Late spring snows, that occur after plants have sent up flowers or leafed out, generally leaves plant freeze damage or destruction in their wake.
Heavy snows that cling to leaves and weigh down branches cause limbs to break, push tulips to the ground and can force petals to fall off. Shrubs have branches splayed open and some perennial blooms may freeze. It’s not what we want to see as spring comes to life across the landscape.
Nevertheless, in Colorado’s harsh and unpredictable climate, this is what we deal with. Here are some things you need to know – and some steps you might take to undo some of the damage.
Bad news/good news for trees Many ash and honey locust trees may suffer in freezing temps along the Front Range and their leaves may turn brown. The good news is that Mother Nature has a built-in contingency plan. Most of these trees should recover and send out a secondary set of buds and leaves. Expect them to appear in about three weeks.
Pushing out these secondary buds requires a lot of energy within the tree. Be prepared to relieve the stress by providing extra TLC with a tree care program that includes adequate water and fertilization.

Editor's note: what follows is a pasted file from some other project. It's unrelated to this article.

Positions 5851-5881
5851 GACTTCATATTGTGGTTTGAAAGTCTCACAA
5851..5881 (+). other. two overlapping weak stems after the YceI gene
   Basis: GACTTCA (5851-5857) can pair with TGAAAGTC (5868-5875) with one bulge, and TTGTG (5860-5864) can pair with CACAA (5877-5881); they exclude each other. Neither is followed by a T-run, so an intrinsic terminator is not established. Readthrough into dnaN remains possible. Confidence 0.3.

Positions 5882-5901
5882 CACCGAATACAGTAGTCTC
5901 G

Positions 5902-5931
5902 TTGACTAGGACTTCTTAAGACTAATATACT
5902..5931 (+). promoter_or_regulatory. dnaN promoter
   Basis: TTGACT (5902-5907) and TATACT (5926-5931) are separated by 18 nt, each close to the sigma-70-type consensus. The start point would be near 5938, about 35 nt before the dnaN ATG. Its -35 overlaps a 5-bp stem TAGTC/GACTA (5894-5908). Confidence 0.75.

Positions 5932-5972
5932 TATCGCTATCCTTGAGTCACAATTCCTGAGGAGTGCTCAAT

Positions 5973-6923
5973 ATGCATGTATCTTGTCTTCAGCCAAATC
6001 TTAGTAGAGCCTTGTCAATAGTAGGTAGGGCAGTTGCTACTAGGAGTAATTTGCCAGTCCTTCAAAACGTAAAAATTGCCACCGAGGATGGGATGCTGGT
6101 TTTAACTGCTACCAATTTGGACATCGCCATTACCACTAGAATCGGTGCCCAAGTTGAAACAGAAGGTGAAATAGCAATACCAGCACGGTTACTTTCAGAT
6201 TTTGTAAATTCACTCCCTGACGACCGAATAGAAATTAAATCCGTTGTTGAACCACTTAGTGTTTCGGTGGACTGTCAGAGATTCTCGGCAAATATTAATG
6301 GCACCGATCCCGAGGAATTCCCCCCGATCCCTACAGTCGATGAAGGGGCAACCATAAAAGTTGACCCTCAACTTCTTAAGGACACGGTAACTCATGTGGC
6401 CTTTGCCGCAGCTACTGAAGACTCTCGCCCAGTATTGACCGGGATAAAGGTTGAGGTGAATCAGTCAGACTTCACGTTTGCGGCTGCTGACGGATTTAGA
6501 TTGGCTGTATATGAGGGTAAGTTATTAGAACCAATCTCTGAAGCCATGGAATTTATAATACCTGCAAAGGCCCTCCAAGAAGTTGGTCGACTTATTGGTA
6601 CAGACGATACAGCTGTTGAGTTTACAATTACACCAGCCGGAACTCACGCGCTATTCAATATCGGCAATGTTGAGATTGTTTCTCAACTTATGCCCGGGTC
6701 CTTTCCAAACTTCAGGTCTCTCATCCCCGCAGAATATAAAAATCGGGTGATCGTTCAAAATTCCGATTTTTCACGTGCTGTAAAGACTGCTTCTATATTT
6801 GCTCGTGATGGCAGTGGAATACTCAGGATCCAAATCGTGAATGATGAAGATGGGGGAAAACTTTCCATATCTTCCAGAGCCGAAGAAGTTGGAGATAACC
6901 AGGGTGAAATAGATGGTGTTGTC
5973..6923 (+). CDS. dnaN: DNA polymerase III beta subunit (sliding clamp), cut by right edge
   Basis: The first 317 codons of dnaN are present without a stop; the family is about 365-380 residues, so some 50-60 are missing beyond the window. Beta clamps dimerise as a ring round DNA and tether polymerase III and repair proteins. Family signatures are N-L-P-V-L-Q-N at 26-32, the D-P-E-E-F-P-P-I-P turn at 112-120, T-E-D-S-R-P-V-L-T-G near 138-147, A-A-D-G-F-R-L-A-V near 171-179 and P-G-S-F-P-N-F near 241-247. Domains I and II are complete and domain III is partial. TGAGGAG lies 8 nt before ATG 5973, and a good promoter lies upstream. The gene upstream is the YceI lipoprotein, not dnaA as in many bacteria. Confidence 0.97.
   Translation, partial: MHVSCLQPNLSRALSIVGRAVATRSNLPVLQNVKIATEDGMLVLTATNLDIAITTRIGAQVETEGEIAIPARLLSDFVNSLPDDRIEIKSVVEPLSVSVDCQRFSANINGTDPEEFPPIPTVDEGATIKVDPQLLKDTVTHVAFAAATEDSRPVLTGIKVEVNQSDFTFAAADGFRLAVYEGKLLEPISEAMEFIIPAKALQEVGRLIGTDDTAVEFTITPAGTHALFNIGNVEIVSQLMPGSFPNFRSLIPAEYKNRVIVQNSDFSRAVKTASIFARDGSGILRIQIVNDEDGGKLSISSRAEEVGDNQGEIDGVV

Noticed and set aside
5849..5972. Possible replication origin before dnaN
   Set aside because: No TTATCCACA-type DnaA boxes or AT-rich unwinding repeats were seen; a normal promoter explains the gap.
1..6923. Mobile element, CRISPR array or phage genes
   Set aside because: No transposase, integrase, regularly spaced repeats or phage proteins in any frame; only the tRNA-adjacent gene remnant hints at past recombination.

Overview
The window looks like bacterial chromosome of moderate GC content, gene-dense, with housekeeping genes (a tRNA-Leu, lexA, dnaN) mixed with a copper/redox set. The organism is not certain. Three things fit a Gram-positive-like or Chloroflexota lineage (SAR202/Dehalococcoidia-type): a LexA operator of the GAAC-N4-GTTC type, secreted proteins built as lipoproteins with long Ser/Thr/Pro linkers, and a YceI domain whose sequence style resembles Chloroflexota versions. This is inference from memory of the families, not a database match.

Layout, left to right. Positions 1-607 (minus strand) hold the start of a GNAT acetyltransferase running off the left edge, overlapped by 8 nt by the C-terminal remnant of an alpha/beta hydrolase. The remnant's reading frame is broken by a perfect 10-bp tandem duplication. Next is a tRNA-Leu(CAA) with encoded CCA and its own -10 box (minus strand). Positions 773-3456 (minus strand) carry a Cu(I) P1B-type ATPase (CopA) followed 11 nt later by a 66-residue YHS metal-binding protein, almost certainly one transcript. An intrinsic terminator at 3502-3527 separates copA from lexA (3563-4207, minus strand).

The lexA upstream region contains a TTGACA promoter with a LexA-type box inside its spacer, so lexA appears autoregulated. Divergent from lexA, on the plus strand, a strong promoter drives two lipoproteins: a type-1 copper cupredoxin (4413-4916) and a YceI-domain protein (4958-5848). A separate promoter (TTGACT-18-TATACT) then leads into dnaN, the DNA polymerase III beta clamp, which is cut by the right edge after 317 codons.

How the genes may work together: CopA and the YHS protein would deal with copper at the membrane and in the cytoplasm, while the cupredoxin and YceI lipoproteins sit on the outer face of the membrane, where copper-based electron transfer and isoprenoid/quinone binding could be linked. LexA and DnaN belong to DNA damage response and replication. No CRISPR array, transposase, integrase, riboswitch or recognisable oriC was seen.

Address damaged and hanging branches Branches broken by winds may be hanging in the tree to ready fall at any time and cracked branches could fall in the next wind storm. Falling branches pose serious risks to people and property. If you can’t reach limb damage with an extended saw while standing flat-footed on the ground, bring in a pro who has the equipment and know-how to do the job safely. If you suspect there may be damage, schedule an inspection by a pro who can tell you whether pruning is in order.
Splayed shrubs Heavy snows often leave shrubs splayed open and they may not perk up to their original form on their own. You can help the shrub recover from plant freeze damage by bundling and tying the branches for a couple of months to help it regain its former shape.
Perennials Early-blooming perennials that have sent up flower stalks are also subject to breakage in heavy snows. Sometimes tulips and daffodils perk up after the snow melts, especially if the snow has insulated their blooms from freezing, and other times they are not so lucky. We can only live with the results – and if blooms are bent but not broken, think about cutting the stems for an indoor bouquet.
Remember to leave the foliage from bulbs in place until they turn brown. The green leaves will be busy pulling nutrients into the bulb that will push next season’s growth.
If unsure about peonies, it may be possible to cut off the flower stems and try to force blooming indoors.
Assess damage, do what you can – and get the lawn mower ready to roll. Recent moisture–especially if you fertilized the lawn before the rains–will make your grass grow.